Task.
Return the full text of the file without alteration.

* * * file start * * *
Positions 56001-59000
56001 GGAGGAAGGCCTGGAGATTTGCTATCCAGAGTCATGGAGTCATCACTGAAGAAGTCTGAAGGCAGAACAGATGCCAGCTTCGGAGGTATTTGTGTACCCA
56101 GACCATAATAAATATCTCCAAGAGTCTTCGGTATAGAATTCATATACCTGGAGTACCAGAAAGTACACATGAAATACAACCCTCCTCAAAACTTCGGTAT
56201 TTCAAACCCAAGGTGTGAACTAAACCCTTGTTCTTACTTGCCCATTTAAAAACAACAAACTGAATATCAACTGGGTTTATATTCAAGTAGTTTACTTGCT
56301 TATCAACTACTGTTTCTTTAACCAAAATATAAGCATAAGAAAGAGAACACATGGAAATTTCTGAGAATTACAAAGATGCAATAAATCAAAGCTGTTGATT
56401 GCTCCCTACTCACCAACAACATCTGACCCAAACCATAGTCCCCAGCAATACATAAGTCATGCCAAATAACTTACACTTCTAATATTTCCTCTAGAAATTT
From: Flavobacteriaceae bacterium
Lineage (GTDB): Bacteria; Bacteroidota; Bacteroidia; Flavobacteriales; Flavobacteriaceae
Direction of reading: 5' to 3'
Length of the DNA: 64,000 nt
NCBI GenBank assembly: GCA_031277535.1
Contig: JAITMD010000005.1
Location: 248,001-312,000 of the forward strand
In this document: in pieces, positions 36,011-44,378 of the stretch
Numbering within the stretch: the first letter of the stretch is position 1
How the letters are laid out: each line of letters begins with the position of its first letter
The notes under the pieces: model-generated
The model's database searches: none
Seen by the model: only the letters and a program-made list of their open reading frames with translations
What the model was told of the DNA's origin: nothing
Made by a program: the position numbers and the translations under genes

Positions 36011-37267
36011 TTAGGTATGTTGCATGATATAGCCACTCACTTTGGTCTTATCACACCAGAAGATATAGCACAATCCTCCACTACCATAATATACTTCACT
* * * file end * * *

Positions 56001-59000
56001 GGAGGAAGGCCTGGAGATTTGCTATCCAGAGTCATGGAGTCATCACTGAAGAAGTCTGAAGGCAGAACAGATGCCAGCTTCGGAGGTATTTGTGTACCCA
56101 GACCATAATAAATATCTCCAAGAGTCTTCGGTATAGAATTCATATACCTGGAGTACCAGAAAGTACACATGAAATACAACCCTCCTCAAAACTTCGGTAT
56201 TTCAAACCCAAGGTGTGAACTAAACCCTTGTTCTTACTTGCCCATTTAAAAACAACAAACTGAATATCAACTGGGTTTATATTCAAGTAGTTTACTTGCT
56301 TATCAACTACTGTTTCTTTAACCAAAATATAAGCATAAGAAAGAGAACACATGGAAATTTCTGAGAATTACAAAGATGCAATAAATCAAAGCTGTTGATT
56401 GCTCCCTACTCACCAACAACATCTGACCCAAACCATAGTCCCCAGCAATACATAAGTCATGCCAAATAACTTACACTTCTAATATTTCCTCTAGAAATTT
From: Flavobacteriaceae bacterium
Lineage (GTDB): Bacteria; Bacteroidota; Bacteroidia; Flavobacteriales; Flavobacteriaceae
Direction of reading: 5' to 3'
Length of the DNA: 64,000 nt
NCBI GenBank assembly: GCA_031277535.1
Contig: JAITMD010000005.1
Location: 248,001-312,000 of the forward strand
In this document: in pieces, positions 36,011-44,378 of the stretch
Numbering within the stretch: the first letter of the stretch is position 1
How the letters are laid out: each line of letters begins with the position of its first letter
The notes under the pieces: model-generated
The model's database searches: none
Seen by the model: only the letters and a program-made list of their open reading frames with translations
What the model was told of the DNA's origin: nothing
Made by a program: the position numbers and the translations under genes

Positions 36011-37267
36011 TTAGGTATGTTGCATGATATAGCCACTCACTTTGGTCTTATCACACCAGAAGATATAGCACAATCCTCCACTACCATAATATACTTCACT